What are Liquidated Damages in Construction Contracts

Liquidated Damages in Construction Contracts

In contract administration there are certain clauses that consultants, engineers,quantity surveyors,project managers and contractors should know.This doesn’t mean that it is enough knowing the technical term.It is important to understand the how to apply liquidated damages in construction contracts and how to prevent LD imposed on your project.

Liquidated Damages or LD is another important term discussed in construction contracts. Sometimes contractors misunderstand liquidated damages as a penalty for not completing the construction project within the stipulated time fame. However liquidated damages are not a penalty imposed on contractor.

Have you ever experienced liquidated damages imposed on your projects?

In this post I try to cover some of the details related to Liquidated damages including scenario to deduct liquidated damages from the contractor, reasons to deduct liquidated damages and employer’s rights for damages when the contractor does not complete the project as mentioned in the contract agreement.

Let’s discuss!

Liquidated Damages in Construction Contracts

What are Liquidated Damages in Construction Contracts?

Liquidated Damages are pre-determined damages mentioned in the construction contract agreement. Both parties to the contract agree to this amount as the amount to recover if the contract is breached. Usually Liquidated Damages are recovered by the Employer if the contractor fails to substantially complete the work within the stipulated time for completion.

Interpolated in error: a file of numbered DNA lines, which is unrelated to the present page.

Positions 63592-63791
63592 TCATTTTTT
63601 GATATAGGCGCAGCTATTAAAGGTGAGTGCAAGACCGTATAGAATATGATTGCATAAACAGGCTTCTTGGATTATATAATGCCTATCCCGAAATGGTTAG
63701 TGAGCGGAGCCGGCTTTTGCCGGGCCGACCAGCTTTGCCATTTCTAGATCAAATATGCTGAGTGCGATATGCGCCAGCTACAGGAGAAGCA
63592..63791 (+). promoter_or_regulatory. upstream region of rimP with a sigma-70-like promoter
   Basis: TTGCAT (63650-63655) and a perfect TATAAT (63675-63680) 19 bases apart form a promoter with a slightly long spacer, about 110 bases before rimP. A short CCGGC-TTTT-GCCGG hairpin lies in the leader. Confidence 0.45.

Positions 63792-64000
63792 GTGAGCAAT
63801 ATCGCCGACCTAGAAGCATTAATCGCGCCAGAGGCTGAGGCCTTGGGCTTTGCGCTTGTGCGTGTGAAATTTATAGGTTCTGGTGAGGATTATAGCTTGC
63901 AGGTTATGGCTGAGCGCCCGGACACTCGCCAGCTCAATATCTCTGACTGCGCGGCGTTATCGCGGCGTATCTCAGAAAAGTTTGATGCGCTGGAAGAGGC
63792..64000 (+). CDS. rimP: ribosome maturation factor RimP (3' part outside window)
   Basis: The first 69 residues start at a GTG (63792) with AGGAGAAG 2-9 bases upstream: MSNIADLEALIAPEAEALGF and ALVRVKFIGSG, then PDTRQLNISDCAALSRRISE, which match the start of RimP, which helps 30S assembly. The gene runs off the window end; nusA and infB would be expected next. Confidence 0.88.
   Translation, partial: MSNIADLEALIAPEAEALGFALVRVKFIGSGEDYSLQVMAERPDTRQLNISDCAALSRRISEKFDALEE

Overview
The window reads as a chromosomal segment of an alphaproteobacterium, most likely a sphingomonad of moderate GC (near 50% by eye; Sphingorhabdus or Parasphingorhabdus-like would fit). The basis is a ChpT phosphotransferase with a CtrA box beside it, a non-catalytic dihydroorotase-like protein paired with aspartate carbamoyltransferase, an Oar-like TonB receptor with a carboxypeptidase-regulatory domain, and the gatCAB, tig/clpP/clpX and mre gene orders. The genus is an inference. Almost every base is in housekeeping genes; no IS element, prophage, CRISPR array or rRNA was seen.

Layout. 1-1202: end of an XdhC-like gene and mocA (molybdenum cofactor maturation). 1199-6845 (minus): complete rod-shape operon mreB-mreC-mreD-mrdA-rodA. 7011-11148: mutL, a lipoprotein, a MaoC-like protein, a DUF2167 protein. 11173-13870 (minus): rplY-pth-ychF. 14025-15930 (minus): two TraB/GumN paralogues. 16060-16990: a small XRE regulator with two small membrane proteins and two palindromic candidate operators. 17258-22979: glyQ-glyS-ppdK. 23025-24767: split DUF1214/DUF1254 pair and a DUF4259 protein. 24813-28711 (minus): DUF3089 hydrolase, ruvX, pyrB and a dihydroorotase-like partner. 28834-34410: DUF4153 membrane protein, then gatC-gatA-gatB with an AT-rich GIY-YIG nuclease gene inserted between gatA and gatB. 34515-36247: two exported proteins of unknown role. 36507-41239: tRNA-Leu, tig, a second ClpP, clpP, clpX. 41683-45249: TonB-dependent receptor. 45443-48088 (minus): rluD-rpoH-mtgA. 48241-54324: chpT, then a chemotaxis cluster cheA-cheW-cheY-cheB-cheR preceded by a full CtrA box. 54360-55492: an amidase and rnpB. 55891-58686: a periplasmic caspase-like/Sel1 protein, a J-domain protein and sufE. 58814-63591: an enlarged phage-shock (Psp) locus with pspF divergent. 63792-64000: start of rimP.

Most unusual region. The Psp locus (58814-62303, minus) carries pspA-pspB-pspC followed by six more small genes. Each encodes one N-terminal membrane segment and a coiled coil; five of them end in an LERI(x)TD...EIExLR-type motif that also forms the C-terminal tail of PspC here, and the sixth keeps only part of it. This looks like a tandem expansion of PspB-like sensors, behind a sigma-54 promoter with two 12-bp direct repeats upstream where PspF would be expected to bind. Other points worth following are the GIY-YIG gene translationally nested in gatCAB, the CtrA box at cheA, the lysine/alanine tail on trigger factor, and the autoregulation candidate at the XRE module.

If clarify further,Liquidated Damages are a genuine pre-estimation of the loss which can be caused due to contractor’s failure to complete the project timely.

Are Liquidated Damages penalties?

Liquidated Damages are not any penalties which is imposed on contractors. It is a pre-determined amount to cover the possible loss that Employer has to face if the contractor doesn’t complete his work within the time for completion stated in the contract. At the time of signing the agreement, both contractor and employer knows the amount of Liquidated damages if the work is not completed substantially.This amount can be per day or per week.

Liquidated Damages in Construction Contracts

By signing the contract agreement, contractor agrees on the amount of Liquidated Damages that Employer can recover if the contractor fails to deliver the project within the Time for Completion.

Due to Liquidated Damages clause contractor knows that he has to complete the project without delay.This is beneficial to the employer as he will not lose money from a dragged project.

How to determine the amount of Liquidated Damages?

While recovering of Liquidated damages occur at the completion of work scope in full or as a phase, the amount of liquidated damages are pre-set amounts depending on the size and nature of the project.